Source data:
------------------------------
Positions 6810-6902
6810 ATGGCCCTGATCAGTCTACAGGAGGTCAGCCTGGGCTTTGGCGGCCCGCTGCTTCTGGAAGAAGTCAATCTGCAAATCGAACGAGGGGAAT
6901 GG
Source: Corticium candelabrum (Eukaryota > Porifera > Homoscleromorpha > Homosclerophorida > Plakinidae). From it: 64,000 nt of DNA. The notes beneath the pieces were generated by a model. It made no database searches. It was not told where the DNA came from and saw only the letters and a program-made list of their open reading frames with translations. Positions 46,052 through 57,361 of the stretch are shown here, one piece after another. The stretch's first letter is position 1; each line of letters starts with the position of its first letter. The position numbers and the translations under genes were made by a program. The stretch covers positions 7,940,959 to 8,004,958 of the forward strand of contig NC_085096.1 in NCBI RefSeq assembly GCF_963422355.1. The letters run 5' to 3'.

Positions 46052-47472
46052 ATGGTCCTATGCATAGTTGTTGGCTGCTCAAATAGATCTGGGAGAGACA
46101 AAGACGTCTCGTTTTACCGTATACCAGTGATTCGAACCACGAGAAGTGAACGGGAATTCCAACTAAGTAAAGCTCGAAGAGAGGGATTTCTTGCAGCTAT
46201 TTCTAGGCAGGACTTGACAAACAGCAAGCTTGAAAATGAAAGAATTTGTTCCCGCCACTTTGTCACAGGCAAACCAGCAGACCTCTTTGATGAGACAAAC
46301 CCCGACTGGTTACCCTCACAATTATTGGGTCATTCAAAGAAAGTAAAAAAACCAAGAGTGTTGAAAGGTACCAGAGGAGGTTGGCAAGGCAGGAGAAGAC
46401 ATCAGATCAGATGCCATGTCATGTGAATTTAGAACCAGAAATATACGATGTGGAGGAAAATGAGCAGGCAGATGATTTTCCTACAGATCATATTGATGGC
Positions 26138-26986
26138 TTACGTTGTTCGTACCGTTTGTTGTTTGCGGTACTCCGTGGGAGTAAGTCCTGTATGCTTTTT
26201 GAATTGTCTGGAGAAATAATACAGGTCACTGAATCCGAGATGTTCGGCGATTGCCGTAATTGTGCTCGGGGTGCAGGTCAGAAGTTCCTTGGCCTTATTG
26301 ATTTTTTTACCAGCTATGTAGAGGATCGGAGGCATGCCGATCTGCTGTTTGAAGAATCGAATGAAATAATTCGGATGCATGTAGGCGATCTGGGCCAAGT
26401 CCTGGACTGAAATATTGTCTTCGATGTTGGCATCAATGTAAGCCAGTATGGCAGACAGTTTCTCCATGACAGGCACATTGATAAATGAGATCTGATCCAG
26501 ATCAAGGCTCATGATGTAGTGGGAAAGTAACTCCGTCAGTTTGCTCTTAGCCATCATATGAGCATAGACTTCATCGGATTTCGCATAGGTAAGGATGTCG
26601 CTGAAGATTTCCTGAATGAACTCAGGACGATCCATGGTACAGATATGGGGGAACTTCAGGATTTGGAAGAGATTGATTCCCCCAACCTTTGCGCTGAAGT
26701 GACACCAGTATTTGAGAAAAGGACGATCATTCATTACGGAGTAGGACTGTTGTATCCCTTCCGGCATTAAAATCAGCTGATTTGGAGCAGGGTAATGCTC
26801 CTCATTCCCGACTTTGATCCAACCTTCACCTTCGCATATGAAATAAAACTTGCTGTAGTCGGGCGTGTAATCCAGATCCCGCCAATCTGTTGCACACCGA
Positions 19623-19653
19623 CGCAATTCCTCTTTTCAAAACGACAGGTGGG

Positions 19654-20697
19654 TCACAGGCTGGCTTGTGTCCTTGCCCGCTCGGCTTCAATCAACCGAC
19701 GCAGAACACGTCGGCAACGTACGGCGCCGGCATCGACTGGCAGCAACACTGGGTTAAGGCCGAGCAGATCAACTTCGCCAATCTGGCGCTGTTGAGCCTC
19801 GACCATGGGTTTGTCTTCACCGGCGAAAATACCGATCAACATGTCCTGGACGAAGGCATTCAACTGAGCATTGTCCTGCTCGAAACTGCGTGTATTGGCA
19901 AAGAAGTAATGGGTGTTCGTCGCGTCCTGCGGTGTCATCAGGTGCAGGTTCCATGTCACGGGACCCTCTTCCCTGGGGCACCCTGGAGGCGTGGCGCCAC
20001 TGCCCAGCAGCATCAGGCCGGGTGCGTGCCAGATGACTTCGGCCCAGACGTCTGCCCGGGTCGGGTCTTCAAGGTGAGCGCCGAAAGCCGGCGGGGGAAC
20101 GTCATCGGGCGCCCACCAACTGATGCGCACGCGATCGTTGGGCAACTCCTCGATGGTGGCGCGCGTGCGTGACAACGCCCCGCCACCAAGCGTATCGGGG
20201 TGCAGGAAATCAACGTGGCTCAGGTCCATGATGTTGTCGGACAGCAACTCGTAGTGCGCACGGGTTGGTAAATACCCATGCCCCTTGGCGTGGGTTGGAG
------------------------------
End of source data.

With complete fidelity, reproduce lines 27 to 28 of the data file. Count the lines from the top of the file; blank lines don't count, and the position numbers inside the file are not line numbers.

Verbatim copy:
20001 TGCCCAGCAGCATCAGGCCGGGTGCGTGCCAGATGACTTCGGCCCAGACGTCTGCCCGGGTCGGGTCTTCAAGGTGAGCGCCGAAAGCCGGCGGGGGAAC
20101 GTCATCGGGCGCCCACCAACTGATGCGCACGCGATCGTTGGGCAACTCCTCGATGGTGGCGCGCGTGCGTGACAACGCCCCGCCACCAAGCGTATCGGGG